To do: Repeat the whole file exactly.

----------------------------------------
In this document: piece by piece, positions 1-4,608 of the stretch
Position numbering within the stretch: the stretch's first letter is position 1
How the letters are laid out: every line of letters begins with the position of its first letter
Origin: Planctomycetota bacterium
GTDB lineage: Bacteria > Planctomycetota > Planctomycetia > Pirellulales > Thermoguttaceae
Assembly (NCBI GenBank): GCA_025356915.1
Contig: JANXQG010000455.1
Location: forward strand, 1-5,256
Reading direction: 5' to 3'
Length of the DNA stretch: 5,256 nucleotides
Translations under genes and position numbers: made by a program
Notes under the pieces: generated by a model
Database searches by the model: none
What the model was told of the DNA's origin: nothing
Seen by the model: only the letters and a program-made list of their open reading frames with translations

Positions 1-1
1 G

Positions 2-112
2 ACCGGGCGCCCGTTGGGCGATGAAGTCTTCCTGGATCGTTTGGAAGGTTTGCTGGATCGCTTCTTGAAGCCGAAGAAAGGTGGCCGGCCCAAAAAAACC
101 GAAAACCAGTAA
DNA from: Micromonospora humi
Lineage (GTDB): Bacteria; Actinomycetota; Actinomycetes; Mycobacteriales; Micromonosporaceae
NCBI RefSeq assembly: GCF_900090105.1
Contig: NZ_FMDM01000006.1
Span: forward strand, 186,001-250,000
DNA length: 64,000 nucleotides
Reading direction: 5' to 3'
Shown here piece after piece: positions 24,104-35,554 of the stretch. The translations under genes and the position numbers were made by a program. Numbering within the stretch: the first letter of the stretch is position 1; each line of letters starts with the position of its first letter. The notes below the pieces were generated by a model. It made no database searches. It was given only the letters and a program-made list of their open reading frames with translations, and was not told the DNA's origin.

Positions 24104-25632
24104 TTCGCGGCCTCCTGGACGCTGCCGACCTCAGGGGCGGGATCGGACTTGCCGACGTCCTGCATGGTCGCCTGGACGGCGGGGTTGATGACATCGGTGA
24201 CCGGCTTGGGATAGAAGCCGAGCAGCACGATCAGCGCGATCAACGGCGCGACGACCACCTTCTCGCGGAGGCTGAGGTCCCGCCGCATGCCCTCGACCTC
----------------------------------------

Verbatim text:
In this document: piece by piece, positions 1-4,608 of the stretch
Position numbering within the stretch: the stretch's first letter is position 1
How the letters are laid out: every line of letters begins with the position of its first letter
Origin: Planctomycetota bacterium
GTDB lineage: Bacteria > Planctomycetota > Planctomycetia > Pirellulales > Thermoguttaceae
Assembly (NCBI GenBank): GCA_025356915.1
Contig: JANXQG010000455.1
Location: forward strand, 1-5,256
Reading direction: 5' to 3'
Length of the DNA stretch: 5,256 nucleotides
Translations under genes and position numbers: made by a program
Notes under the pieces: generated by a model
Database searches by the model: none
What the model was told of the DNA's origin: nothing
Seen by the model: only the letters and a program-made list of their open reading frames with translations

Positions 1-1
1 G

Positions 2-112
2 ACCGGGCGCCCGTTGGGCGATGAAGTCTTCCTGGATCGTTTGGAAGGTTTGCTGGATCGCTTCTTGAAGCCGAAGAAAGGTGGCCGGCCCAAAAAAACC
101 GAAAACCAGTAA
DNA from: Micromonospora humi
Lineage (GTDB): Bacteria; Actinomycetota; Actinomycetes; Mycobacteriales; Micromonosporaceae
NCBI RefSeq assembly: GCF_900090105.1
Contig: NZ_FMDM01000006.1
Span: forward strand, 186,001-250,000
DNA length: 64,000 nucleotides
Reading direction: 5' to 3'
Shown here piece after piece: positions 24,104-35,554 of the stretch. The translations under genes and the position numbers were made by a program. Numbering within the stretch: the first letter of the stretch is position 1; each line of letters starts with the position of its first letter. The notes below the pieces were generated by a model. It made no database searches. It was given only the letters and a program-made list of their open reading frames with translations, and was not told the DNA's origin.

Positions 24104-25632
24104 TTCGCGGCCTCCTGGACGCTGCCGACCTCAGGGGCGGGATCGGACTTGCCGACGTCCTGCATGGTCGCCTGGACGGCGGGGTTGATGACATCGGTGA
24201 CCGGCTTGGGATAGAAGCCGAGCAGCACGATCAGCGCGATCAACGGCGCGACGACCACCTTCTCGCGGAGGCTGAGGTCCCGCCGCATGCCCTCGACCTC